When the first successful hack costs you everything, learning from experience is not a good strategy. Consulting and listening to some (admittedly expensive, but worth it) real experts may be a good idea.

    • by jafiwam ( 310805 )

      With them optimizing profits, they probably had no money for IT security to spare. Save a million, lose a billion (or rather more in this instance). The fatal combination of greed and stupidity at its finest. Will not be the last instance of something this large happening due to non-understanding of IT security.

      When the first successful hack costs you everything, learning from experience is not a good strategy. Consulting and listening to some (admittedly expensive, but worth it) real experts may be a good idea.

      It was stupid decision making not just money. Though being cheap had a big part to play.

      A law firm web site doesn't change fast enough or often enough to do anything more than a folder full of traditional HTML files, JavaScript, CSS and images.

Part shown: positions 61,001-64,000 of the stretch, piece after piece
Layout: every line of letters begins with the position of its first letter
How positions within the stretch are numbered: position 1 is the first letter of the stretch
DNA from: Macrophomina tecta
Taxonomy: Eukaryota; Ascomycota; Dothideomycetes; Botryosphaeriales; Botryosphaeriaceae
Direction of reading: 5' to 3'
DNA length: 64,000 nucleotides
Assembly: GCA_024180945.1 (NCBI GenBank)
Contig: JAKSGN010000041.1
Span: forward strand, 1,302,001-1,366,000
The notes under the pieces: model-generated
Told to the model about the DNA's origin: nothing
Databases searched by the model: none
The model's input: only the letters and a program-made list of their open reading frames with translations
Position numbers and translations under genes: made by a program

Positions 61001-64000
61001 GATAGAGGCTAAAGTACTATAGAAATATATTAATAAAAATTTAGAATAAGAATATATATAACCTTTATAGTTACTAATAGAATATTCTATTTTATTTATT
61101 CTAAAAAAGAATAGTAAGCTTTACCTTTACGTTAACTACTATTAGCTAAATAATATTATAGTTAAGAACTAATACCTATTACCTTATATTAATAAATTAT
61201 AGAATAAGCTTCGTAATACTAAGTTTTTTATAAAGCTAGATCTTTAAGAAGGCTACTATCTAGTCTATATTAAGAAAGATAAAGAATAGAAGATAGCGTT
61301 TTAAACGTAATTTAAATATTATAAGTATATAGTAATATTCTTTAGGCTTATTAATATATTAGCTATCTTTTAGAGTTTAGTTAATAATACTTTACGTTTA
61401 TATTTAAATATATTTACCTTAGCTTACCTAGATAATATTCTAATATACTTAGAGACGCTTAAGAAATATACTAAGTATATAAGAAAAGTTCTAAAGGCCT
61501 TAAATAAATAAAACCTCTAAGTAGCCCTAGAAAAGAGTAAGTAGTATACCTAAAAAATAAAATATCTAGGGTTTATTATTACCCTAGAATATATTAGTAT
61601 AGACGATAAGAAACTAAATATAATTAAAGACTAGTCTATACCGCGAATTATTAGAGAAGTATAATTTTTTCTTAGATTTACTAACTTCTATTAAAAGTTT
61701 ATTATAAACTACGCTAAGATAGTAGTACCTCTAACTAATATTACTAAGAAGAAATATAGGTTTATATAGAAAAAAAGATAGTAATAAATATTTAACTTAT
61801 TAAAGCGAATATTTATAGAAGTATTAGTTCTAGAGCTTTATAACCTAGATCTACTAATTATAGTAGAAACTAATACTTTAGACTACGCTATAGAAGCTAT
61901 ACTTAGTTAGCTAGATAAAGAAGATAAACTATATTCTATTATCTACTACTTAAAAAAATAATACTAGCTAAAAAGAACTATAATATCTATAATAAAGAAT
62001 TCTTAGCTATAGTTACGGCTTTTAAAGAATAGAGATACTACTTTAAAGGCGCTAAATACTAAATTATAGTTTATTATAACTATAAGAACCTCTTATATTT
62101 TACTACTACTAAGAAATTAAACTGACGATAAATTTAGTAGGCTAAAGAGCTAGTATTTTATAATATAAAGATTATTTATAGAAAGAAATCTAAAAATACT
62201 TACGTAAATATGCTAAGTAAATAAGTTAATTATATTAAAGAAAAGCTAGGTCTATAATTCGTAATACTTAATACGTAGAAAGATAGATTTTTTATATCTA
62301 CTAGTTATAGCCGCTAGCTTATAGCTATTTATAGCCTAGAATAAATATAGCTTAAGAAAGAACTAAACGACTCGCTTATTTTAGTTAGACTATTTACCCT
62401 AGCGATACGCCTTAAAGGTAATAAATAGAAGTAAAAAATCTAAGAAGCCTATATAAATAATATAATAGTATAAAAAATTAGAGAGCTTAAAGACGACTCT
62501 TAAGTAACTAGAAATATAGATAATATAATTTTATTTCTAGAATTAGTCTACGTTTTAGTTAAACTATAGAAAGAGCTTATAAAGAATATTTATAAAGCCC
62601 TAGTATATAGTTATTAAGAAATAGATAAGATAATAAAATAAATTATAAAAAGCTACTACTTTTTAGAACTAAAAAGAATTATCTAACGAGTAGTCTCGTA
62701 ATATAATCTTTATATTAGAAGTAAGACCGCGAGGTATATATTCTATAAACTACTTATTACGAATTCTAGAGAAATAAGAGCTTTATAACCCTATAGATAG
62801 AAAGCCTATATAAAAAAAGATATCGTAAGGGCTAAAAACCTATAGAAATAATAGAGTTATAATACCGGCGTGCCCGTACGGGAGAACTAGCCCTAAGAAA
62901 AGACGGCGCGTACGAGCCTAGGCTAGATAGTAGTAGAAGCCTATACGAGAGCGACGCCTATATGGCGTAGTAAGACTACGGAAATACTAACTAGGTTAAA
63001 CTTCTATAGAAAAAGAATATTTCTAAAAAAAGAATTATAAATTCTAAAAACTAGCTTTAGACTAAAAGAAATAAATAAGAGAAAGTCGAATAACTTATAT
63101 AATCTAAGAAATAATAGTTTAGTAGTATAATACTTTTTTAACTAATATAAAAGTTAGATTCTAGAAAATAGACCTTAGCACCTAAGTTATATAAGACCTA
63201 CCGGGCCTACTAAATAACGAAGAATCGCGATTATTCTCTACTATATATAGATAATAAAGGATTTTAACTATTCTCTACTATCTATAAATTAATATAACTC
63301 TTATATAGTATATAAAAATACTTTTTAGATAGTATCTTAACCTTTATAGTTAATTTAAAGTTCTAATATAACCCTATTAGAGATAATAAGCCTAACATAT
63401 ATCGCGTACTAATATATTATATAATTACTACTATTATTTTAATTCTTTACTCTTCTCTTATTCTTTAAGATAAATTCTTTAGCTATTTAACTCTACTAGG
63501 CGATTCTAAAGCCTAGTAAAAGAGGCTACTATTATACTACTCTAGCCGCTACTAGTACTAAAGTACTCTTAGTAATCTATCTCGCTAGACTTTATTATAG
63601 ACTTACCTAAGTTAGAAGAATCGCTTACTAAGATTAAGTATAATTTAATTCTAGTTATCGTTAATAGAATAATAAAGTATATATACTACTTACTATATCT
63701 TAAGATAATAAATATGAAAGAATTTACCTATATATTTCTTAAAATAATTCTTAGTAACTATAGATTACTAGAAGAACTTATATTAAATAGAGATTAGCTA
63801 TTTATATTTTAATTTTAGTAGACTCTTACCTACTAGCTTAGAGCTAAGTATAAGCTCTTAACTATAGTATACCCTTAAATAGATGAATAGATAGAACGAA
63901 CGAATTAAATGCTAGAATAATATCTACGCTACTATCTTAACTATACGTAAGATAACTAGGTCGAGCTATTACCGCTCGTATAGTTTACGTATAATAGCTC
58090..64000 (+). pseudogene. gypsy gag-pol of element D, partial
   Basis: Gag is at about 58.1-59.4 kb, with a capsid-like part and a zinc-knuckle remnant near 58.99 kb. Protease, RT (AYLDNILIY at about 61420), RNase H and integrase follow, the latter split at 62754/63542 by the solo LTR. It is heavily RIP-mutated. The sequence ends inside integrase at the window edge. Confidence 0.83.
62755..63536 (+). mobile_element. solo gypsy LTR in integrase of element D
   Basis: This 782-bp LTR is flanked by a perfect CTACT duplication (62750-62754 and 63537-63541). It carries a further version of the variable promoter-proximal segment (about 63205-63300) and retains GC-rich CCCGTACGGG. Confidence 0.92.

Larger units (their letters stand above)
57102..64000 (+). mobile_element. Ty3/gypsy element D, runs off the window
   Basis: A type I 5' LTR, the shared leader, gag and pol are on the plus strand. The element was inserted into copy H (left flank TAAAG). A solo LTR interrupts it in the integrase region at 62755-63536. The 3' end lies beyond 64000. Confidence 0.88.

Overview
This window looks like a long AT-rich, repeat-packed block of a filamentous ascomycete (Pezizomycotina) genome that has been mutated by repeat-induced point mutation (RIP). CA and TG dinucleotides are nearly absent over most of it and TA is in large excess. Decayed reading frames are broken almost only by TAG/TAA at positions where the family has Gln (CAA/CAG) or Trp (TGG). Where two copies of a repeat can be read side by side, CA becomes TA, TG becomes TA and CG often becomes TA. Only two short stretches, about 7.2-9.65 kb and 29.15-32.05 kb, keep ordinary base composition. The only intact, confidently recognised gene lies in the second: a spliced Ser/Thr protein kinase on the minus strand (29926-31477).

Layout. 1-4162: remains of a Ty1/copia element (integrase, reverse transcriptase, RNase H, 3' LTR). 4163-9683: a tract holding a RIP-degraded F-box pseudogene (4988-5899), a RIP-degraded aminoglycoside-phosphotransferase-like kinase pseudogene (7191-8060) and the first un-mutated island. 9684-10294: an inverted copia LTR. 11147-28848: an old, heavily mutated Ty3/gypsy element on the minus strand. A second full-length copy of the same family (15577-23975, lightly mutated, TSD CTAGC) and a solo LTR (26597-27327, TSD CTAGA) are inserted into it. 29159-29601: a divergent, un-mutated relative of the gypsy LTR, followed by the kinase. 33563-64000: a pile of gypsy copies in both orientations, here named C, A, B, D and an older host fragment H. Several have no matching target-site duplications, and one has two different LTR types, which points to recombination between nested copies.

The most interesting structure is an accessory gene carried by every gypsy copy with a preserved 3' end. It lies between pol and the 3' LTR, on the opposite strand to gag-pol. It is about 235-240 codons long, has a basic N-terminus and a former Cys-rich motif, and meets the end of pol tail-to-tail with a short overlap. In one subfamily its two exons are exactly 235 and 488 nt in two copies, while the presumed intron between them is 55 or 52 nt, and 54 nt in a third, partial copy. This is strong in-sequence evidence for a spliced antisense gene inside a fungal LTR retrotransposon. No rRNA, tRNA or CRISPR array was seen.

They could have used something like that and head off 99.99% of the potential problems.

      Someone probably heard WP was "easy" and it wasn't even an IT guy at all that set it up. The reality is, WP is about as much work and learning as getting up to speed on HTML and

      • WordPress can be easy, but that doesn't mean that you don't need to know anything about websites/security to run a site. Especially if your site is "protecting" information on huge financial transactions. For most people, not updating their WordPress site just means that some joker puts "Powned By Hakors" on it. Annoying but ultimately not a huge impact. The bigger your site, though, the more you can't just say "we'll use X because it's easy and won't think about anything else." This is true regardless